The federal Fair Credit Reporting Act is a terribly confusing law that can have serious legal implications for non-compliance. A recent lawsuit (Hunter, et al v. First Transit Inc.) illustrates how serious FCRA non-compliance can be. First Transit, or First Student bus transportation as many of you may be familiar, recently settled a class action lawsuit for $5.9 million for willful non-compliance of the FCRA by not obtaining authorizations before performing criminal background checks and also for firing or not hiring applicants because of a criminal background check and failing tp provide the required FCRA notices.
Compliance with the FCRA has produced a growing number of lawsuits in recent years so I thought it was important to take a few minutes and look at the 7 keys to understanding employee background checks and the FCRA:
1. When Does the FCRA Apply? The simple answer is if you use a 3rd party background screening firm for employee background checks then the FCRA applies. FCRA compliance is not required of volunteers.
2. Step One: All Applicants. All applicants for employment MUST receive a Disclosure Statement.
3. Step Two: All Applicants: All applicants for employment MUST provide a written or electronic authorization for the background check. The disclosure statement and authorization can be one document.
The final two steps only apply if you are taking adverse action that is based “in whole” or “part” on the background screening report. What does that mean?
Well, an example of “in whole” would be a report contains a criminal record for rape. The criminal record is the basis for the adverse action.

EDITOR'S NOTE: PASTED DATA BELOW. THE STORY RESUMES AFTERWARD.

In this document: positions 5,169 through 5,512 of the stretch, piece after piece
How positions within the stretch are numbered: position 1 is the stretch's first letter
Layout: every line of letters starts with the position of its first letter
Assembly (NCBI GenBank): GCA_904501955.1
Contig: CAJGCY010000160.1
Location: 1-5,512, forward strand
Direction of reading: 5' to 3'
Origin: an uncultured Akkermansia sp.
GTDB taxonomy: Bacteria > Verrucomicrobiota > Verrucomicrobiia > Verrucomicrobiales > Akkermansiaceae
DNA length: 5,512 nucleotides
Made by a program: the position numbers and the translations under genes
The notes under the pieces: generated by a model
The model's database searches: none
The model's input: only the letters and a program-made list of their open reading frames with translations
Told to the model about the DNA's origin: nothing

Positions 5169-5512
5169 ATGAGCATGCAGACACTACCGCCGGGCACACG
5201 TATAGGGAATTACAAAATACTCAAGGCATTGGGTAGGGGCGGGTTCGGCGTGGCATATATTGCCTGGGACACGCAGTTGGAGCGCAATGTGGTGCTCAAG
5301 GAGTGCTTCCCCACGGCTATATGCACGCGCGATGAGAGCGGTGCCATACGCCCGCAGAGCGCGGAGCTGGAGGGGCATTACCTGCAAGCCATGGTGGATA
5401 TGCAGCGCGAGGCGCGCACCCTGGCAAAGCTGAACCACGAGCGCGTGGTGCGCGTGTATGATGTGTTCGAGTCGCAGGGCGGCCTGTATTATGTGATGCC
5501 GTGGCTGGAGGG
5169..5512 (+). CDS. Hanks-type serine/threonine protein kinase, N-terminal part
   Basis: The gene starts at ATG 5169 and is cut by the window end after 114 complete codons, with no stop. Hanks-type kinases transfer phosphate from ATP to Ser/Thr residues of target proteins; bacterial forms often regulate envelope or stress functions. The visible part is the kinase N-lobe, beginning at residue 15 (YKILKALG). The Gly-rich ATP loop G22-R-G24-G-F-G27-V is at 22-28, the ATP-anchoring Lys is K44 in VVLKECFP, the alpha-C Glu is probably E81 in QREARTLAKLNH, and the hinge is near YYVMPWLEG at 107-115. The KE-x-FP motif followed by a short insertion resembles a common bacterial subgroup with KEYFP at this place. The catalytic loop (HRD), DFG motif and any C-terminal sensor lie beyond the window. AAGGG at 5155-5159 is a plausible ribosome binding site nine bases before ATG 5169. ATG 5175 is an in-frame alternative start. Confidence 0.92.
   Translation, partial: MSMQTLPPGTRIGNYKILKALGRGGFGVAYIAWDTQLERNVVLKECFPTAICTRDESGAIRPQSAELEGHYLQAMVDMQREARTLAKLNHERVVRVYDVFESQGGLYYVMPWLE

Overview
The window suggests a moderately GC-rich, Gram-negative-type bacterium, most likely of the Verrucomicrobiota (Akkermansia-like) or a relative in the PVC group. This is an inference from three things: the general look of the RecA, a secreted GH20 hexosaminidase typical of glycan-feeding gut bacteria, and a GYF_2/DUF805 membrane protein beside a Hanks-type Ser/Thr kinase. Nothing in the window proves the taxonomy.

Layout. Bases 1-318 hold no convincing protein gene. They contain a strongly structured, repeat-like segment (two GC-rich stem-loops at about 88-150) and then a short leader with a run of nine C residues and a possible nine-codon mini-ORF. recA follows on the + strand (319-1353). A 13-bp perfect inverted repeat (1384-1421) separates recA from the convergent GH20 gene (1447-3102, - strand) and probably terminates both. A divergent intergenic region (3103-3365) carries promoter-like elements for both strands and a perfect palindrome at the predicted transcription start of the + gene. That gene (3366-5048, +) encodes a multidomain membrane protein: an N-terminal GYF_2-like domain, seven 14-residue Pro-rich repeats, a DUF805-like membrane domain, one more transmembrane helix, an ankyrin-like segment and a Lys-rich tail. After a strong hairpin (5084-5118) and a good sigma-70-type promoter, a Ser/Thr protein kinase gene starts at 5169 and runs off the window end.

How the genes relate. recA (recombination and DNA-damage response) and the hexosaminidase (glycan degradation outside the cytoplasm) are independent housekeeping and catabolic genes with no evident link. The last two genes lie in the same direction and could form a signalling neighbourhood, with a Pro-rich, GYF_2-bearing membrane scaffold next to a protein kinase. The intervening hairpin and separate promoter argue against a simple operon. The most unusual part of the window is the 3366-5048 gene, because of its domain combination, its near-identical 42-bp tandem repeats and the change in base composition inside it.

An example of “in part” would be a report contains a criminal conviction for underage drinking. You determine the record itself does not exclude the applicant. However, on the application they indicated they did NOT have any criminal convictions. So the adverse action is based on the dishonestly. However, this is partly based on the report because you would not know about the dishonestly without the background screening report. Make sense?
So what does the FCRA require of adverse action? It mandates a 2 step process:
4. Pre-Adverse Action. The first step in the process is a Pre-Adverse Action Letter which includes a copy of the background screening report and a Summary of Rights Under the FCRA. Basically an applicant has a right to see what is going to be used against them and has the right to challenge the report if they feel the information is incorrect.
5. Adverse Action. After waiting a “reasonable amount of time” which has been interpreted as 5 business days you are required to issue an Adverse Action Letter which denies the position. There is no requirement to hold the position during the waiting period.
2 final keys to understanding the FCRA:
6. Disputes. A background screening firm is required to re-investigate if an applicant initiates a legitimate challenge to the background screening report. These challenges are handled by the screening firm and if there was an error then a corrected report is issued after the re-investigation.
7. Limit on Non-Convictions. The FCRA limits the reporting of non-convictions (arrests, pre-trial diversions, etc.) to 7 years UNLESS the salary of the positions is $75K or greater.
The key takeaway is non-compliance of the FCRA can result in serious legal consequences.
Safe Hiring Solutions is committed to helping you comply with the FCRA. We provide sample forms and guidance. You can view a recent recorded webinar: Understanding the FCRA.
Do you have any questions about the FCRA? You are not alone if you do. This law is quirky and confusing.